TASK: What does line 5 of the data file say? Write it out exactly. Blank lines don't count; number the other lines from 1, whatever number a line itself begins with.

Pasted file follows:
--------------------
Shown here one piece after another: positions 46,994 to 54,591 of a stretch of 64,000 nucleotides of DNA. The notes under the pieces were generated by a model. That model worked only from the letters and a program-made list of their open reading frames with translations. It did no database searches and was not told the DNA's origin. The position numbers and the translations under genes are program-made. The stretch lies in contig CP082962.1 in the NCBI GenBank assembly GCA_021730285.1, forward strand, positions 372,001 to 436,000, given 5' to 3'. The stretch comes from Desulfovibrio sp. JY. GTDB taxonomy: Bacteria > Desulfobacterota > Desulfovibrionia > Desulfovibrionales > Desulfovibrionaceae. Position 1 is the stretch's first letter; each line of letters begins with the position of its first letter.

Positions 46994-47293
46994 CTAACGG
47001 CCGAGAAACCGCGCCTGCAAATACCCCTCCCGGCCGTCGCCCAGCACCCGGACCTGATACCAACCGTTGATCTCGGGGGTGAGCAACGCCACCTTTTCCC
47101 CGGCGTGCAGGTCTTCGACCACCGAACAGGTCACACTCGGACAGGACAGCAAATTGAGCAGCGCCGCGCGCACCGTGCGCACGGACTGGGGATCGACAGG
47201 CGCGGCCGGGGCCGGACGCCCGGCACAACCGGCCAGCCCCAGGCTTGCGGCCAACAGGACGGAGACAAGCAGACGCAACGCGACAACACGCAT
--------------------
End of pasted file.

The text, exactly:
47101 CGGCGTGCAGGTCTTCGACCACCGAACAGGTCACACTCGGACAGGACAGCAAATTGAGCAGCGCCGCGCGCACCGTGCGCACGGACTGGGGATCGACAGG